Africa’s wealthiest individual Aliko Dangote experienced a staggering setback as his net worth took a nosedive by $5.7 billion within 24 hours, following the latest devaluation of the Nigerian naira against the U.S. dollar.
This financial downturn comes on the heels of an impressive $7.11-billion surge in January, cementing Dangote’s position as the richest person not only in Nigeria but across the entire African continent.
According to the Bloomberg Billionaires Index, which tracks the fortunes of the world’s top 500 billionaires, Dangote, also recognized as the richest Black billionaire globally, saw his net worth plummet from $22.2 billion on Feb. 2 to $16.5 billion at the time of drafting this report.
Dangote’s wealth plunges amidst Nigerian naira devaluation
The primary cause behind this abrupt plunge in Dangote’s wealth is attributed to the revaluation of his assets, triggered by the recent devaluation of the Nigerian naira.
His significant holdings in Dangote Cement Plc, Africa’s largest cement manufacturer, bore the brunt of this market turbulence, with his 86 percent stake now worth $7.98 billion, compared to its previous valuation of $12.4 billion.
Beyond Dangote Cement, the market values of his stakes in Dangote Sugar Refinery and NASCON Allied Industries, representing his ventures in sugar and salt, also witnessed substantial declines.
As of the time of this report, his 72.7-percent stake in Dangote Sugar Refinery is valued at $468 million, down from over $770 million. Similarly, his 66.5-percent stake in NASCON Allied is now worth $79.7 million, having dropped from over $120 million.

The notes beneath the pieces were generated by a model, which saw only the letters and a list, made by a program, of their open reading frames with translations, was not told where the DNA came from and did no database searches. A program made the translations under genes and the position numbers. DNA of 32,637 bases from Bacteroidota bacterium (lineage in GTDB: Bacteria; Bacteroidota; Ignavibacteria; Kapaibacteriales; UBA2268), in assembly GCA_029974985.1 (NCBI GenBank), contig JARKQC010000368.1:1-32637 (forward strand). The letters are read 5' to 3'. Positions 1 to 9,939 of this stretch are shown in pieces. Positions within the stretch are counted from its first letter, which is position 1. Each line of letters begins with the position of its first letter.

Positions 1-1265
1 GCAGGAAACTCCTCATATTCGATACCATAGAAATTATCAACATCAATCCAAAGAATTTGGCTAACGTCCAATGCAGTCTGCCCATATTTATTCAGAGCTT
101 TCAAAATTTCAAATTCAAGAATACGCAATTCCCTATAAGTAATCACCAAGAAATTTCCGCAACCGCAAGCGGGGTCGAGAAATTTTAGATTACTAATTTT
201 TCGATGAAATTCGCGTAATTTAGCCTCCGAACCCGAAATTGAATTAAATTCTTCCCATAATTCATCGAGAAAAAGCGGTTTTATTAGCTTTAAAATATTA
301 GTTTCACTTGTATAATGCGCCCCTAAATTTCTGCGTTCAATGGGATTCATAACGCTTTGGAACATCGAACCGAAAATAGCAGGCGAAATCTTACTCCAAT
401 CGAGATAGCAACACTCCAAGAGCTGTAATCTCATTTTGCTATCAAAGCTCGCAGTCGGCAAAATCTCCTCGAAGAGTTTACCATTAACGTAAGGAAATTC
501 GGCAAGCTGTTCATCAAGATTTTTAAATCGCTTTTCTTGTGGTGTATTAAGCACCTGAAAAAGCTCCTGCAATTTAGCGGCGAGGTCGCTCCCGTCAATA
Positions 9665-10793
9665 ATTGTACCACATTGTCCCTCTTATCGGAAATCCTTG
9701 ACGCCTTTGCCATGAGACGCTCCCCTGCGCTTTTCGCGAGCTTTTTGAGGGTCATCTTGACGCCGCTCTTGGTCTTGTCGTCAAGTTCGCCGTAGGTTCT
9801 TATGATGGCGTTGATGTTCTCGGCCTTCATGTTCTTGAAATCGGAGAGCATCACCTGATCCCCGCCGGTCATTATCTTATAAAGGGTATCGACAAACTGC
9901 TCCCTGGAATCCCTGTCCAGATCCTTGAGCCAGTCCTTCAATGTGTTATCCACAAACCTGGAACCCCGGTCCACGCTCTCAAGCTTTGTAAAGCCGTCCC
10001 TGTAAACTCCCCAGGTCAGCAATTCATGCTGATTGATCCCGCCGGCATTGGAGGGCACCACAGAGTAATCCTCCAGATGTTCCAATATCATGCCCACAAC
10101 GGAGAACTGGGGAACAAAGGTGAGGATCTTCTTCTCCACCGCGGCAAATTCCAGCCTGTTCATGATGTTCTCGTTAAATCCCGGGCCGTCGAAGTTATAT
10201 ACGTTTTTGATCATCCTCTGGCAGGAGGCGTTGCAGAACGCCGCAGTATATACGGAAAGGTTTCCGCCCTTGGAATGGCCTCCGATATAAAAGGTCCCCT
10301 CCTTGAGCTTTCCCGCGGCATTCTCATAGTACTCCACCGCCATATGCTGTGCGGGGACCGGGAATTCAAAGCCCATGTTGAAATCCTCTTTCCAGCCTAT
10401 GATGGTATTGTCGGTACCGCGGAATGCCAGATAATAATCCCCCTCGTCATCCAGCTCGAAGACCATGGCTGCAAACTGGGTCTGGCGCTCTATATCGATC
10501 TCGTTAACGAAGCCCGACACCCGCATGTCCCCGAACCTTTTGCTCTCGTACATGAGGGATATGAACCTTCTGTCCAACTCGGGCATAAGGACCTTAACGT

Tinubu’s reforms unravel: Nigeria’s naira plunges 67 percent after latest devaluation
This significant financial setback for Dangote coincides with Nigeria’s second devaluation of its currency in eight months, as the country strives to rectify its convoluted exchange rate system and attract investment to its struggling economy.
The recent devaluation led to a nearly 40-percent fall of the naira to 1,482.57 to the dollar on the official market on Tuesday, slipping even further to 1,531 on Wednesday, according to FMDQ, aligning closely with the black market rate of N1,475 to the dollar.
Xe.com, a Canada-based online foreign exchange tools and services company, reports that the naira currently trades at 1,413.57 to the dollar on the official market, marking a year-to-date plunge in the value of the naira by nearly 37 percent.
This latest devaluation follows the market-friendly reforms implemented by Nigerian President Bola Tinubu in June 2023, aiming to discard the long-standing peg that artificially maintained the currency’s high value, resulting in the naira losing more than 67 percent of its value.